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More Senior Execs Got Bonuses in 2014, and the Payouts Were Bigger

The average performance award increased from fiscal 2013 nearly $350 to $10,560.

More senior executives across the federal government got bonuses in fiscal 2014 than in fiscal 2013, and the ones who did received larger awards on average, according to the latest data obtained by Government Executive.

The percentage of career senior executives receiving a bonus based on their job performance increased by 12.2 percentage points between fiscal years 2013 and 2014, to 68.1 percent, according to statistics from the Office of Personnel Management. On average, the amount of individual performance awards also rose $347 -- from $10,213 in fiscal 2013 to $10,560 in fiscal 2014.

The highest average performance award for career senior executives in fiscal 2014 among agencies reporting data to OPM was $15,333 at the National Science Foundation. The lowest average performance award in that category was $8,434 at the State Department.

The fiscal 2014 report included data on 6,267 career senior executives across government compared to 6,601 senior executives rated in fiscal 2013.

Agencies submitted rating and pay data for more than 7,500 SES members (including career, non-career and term-limited SES); of that group, agencies rated 90.7 percent of SES members, with 48.5 percent rated at the highest level (outstanding or equivalent). Agencies overall rated 92.9 percent of their career senior executives, with 47.9 percent of them rated at the highest level in fiscal 2014, an increase of 2.6 percentage points from fiscal 2013 for that group.

The average performance award in fiscal 2014 for those career senior executives rated at the highest level was $11,765 – an increase of $628 for the same group in fiscal 2013. The percentage of career senior executives rated at the highest level varied widely across the government: For instance, the Justice Department rated 83.1 percent of its senior executives as outstanding or equivalent. At the other end of that spectrum was the Veterans Affairs Department, rating 19.1 percent of its senior executives at the highest level in fiscal 2014.

Federal budget pressures prompted the Office of Management and Budget in 2011 to cap awards to Senior Executive Service and senior-level scientific and professional employees to no more than 5 percent of their aggregate salaries. On average, salaries increased 1.7 percent for career, non-career and limited-term SES members -- $2,780 – between fiscal 2013 and fiscal 2014. The average salary for all senior executives across government in fiscal 2014 was $168,344, according to the data.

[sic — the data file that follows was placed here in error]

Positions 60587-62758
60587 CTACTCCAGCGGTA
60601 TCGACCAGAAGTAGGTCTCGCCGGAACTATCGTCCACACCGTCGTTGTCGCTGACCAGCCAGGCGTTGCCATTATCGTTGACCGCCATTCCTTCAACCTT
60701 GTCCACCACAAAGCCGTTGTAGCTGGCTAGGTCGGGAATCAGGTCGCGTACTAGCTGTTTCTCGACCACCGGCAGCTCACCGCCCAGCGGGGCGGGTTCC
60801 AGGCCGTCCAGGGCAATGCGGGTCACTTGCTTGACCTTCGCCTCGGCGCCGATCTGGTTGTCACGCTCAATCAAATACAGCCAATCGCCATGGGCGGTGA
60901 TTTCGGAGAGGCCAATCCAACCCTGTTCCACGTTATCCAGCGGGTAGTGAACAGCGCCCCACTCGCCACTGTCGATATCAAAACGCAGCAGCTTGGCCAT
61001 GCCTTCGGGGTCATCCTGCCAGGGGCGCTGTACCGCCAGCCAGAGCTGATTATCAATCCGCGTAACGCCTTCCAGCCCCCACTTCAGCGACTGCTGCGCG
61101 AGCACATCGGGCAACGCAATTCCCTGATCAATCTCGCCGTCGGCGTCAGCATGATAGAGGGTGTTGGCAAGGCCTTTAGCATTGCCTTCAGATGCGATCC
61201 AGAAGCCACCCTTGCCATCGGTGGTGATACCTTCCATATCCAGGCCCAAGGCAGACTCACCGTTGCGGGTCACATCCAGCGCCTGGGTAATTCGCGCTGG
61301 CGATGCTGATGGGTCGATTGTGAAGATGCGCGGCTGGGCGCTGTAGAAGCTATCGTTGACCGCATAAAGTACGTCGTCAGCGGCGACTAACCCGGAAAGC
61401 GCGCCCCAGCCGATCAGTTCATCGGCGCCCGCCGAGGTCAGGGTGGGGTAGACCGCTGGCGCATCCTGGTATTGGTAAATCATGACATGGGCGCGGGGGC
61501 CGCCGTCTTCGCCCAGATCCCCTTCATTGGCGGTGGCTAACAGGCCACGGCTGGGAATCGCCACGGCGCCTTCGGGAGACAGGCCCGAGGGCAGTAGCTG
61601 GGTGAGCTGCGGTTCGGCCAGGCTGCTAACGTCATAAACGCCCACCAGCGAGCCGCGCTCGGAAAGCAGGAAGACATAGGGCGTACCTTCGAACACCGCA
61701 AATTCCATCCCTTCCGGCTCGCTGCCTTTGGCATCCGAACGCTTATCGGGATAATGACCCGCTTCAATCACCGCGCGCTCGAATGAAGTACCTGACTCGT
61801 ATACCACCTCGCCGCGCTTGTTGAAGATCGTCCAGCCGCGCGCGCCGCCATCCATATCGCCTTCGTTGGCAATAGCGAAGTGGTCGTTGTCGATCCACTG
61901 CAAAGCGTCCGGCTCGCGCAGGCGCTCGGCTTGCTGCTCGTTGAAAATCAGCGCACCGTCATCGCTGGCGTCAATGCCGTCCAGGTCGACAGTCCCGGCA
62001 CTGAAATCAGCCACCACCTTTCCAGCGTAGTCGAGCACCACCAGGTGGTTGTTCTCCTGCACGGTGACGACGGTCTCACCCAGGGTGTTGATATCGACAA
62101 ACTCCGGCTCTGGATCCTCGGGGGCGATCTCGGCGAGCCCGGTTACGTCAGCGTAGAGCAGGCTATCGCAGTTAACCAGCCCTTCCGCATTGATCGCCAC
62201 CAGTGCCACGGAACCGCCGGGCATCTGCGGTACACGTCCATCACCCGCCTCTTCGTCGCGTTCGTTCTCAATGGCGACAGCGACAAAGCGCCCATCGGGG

It’s worth noting that senior executives are not eligible for locality pay, unlike other federal employees in different pay systems. Locality pay has been frozen for the federal workforce since 2010, but the Obama administration last month finalized its proposal that 102,000 federal employees receive a significant raise next year, creating 13 new locality pay areas.

As for senior executive bonuses, Title 5 of the U.S. Code includes language regarding SES performance awards. “To encourage excellence in performance by career appointees, performance awards shall be paid to career appointees in accordance with the provisions of this section,” states Title 5, Chapter 53, Subchapter 8, Section 5384. “Such awards shall be paid in a lump sum and shall be in addition to the basic pay paid under section 5382 of this title or any award under section 4507 of this title.”

In October, OPM’s new rules creating a more uniform performance evaluation system across government for senior executives took effect. The standardized performance categories are outstanding, exceeds fully successful, fully successful, minimally satisfactory and unsatisfactory. The new appraisal system requires agencies to consider customer and employee perspectives when evaluating SES managers.

The chart below has more information on fiscal 2014 SES bonuses:

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